In All
Potential Sources of Trade Secrets: A trade secret may consist of any information that the company feels is valuable enough to justify taking some measures to protect.  For example, the following may constitute trade secrets, the cost of materials, profit margins, financial plans, banking relationships, the names of investors, marketing strategies, business relationships, budgets, management information systems, information about clients/customers, including their identity, and the names of key contacts at those customers.

If you are considering the protection of your company’s trade secrets, it is suggested that you prepare a list, which list itself is a trade secret. After the list is prepared, the company should take protective steps to safeguard the information.

 Protection of Trade Secrets:  Company information that it is clearly visible and accessible to anyone and everyone will typically not constitute as a trade secret.  Some physical security measures should be implemented to limit the access to the information.  Such protective measures may be as simple as locked file cabinets, computer file passwords, locked offices, etc.  The goal is to limit access to the information to those employees or business relationships who have a need to know to carry out their job or contract responsibilities.

Paper Files: If the trade secret is a paper document, it is suggested that it be stamped or that you prepare a colored cover sheet with a designation of trade secret, or take similar steps to designate the information as a trade secret.

Individuals Responsible:  Who is the employee responsible for safeguarding the trade secret? This obvious question often goes unanswered—and that is a mistake. The person should be someone with reasonable authority—not the file clerk.

Hide the Details:  It is important to take steps to disperse or hide the details of the information so that as few people as possible have access to it, those who need to know to carrier out their respective obligations for the company.  

 Divide Procedures:  Another technique to protect trade secrets is dividing up processes or procedures among various groups so that no single person knows everything that could be damaging in the event an employee leaves the company.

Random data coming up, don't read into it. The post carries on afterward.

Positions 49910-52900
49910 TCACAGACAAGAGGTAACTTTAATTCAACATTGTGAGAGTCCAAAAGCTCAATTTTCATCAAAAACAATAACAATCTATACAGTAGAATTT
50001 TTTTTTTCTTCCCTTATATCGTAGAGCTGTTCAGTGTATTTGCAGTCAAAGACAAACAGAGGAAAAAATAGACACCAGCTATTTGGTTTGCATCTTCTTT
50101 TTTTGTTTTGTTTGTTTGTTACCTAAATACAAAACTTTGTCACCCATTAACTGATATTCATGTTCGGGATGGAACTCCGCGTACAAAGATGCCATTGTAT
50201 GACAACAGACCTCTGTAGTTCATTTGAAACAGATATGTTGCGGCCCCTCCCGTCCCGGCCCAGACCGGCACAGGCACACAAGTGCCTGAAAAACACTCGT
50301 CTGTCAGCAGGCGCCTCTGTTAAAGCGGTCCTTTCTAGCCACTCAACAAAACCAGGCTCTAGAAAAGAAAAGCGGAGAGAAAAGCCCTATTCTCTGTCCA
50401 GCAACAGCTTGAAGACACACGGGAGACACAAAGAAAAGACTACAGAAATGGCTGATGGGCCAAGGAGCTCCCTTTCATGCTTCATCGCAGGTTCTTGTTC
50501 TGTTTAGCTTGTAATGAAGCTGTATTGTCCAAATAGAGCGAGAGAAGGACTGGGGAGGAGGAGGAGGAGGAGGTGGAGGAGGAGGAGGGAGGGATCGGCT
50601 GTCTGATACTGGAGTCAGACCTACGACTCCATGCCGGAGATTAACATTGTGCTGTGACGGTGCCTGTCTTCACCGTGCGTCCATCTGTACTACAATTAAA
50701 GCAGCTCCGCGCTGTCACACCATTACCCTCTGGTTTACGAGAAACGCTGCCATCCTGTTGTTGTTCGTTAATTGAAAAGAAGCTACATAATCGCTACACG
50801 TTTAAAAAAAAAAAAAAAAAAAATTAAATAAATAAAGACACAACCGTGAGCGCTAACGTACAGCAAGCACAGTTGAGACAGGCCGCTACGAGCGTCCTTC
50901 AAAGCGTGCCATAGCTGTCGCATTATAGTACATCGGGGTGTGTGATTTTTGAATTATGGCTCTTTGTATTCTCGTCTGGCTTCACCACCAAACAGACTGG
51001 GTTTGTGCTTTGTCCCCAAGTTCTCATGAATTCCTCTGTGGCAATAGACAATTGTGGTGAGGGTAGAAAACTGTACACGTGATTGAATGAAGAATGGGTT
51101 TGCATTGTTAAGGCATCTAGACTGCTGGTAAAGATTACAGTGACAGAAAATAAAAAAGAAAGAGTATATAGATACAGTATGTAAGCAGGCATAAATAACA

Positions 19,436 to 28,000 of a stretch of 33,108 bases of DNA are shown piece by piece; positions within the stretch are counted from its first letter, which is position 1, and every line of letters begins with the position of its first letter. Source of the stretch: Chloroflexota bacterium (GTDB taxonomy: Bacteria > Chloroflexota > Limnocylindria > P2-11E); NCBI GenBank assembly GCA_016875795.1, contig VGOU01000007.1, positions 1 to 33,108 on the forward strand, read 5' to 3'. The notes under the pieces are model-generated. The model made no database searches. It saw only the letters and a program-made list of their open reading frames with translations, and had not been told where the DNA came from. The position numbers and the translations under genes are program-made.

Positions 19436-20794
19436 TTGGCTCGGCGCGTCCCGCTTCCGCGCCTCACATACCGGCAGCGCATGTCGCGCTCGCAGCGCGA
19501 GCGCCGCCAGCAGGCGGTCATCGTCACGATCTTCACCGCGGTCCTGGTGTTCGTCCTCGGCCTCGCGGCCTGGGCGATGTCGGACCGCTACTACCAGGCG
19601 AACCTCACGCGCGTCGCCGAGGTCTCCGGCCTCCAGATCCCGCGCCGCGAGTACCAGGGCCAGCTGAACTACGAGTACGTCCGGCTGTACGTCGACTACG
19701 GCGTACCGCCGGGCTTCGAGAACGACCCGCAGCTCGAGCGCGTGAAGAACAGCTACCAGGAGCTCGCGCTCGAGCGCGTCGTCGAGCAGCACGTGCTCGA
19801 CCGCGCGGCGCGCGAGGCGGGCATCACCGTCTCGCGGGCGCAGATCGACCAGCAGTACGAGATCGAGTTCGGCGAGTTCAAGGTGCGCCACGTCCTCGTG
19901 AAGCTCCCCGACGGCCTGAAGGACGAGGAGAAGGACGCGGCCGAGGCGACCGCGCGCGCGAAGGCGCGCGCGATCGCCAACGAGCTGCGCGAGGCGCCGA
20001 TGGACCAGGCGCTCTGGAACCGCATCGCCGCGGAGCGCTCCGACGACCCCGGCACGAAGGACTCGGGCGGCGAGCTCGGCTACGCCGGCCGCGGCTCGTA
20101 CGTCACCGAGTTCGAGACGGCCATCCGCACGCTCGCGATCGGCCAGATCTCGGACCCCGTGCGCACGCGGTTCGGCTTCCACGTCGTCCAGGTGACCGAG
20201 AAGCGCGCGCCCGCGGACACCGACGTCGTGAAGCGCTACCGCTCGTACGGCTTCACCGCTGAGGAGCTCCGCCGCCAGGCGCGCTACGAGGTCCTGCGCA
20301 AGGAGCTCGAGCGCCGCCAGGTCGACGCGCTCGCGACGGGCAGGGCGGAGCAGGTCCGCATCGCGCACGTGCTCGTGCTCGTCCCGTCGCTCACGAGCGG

Trash Disposal: Procedures for the disposal of confidential data should be a part of the process. It might be helpful to look into the company policies and practices on document destruction.

 Visitors and Tours:  Showing a visitor your company’s process and procedures that you consider trade secrets can cause you to lose the trade secret protection.  A trade secret evaluation or audit might inquire as to the company policies and practices regarding outside visitors.

 Phone Calls:  Be careful who is listening while on the telephone or the cell phone. There have been highly publicized cases of people overhearing sensitive information from phone calls.

 E-mail:  E-mail is another potential problem. In some systems, e-mail is very difficult to remove and may end up being stored permanently. Its security may also be questionable. Restricting transmission of sensitive information via e-mail may be appropriate.

Computer and Software Access: The distribution of computer network throughout the organization creates significant problems.  Restrictions may be required regarding laptop computer usage. Certainly those who travel should not be allowed to have a laptop computer with sensitive information on it. Laptops are high on the list of stolen items.  Additionally, passwords, techniques to prevent unauthorized use or access to certain programs or certain computers may be warranted.

Employees:  It is frequently said that employees are the biggest problem in terms of loss of trade secrets. This often occurs when an employee changes jobs or competes with its former employer.  Procedural safeguards to prevent employee misappropriation of trade secrets should be implemented to preserve and enforce trade secret protection. For example, (1) prepare a company manual or policy informing employees how important the trade secret information is to the company; (2) Have all employees sign appropriate nondisclosure and/or non-compete/non-solicit agreements if warranted; (3) If the employee leaves, it is suggested that an exit interview be conducted where the nondisclosure requirements are reinforced, and the employee is specifically demanded to return specific documents/files/records.

Contractual Relationships/Licensing Agreements: Contractual relationships with those who may have a need to access your company’s trade secrets may require non-disclosure agreements and/or non-compete agreements as well.  It may be the case that each individual, not just the contracting parties, who have access to trade secrets to perform under the contract, must sign a confidentiality agreement that they have returned all company documents and have not made any copies.

The above is intended to be fairly generic. Your company should tailor its trade secret protection efforts to the particulars of its business.  If your company was selling certain of its assets, what trade secret information would you want to bring to the attention of the prospective buyer to bring more value to the table and what would you do to protect the trade secrets.  

Sandstrum Law can assist you in implementing a trade secret protection process and safeguard your valuable edge in the marketplace.  Contact Sandstrum Law for more information.  The above is not legal advice.  The reader should contact an attorney to obtain the best course of direction for its company relative how best to protect/preserve its trade secrets.  Sandstrum Law is required to provide this disclaimer – be responsible. S/L Ascend to your Goals>>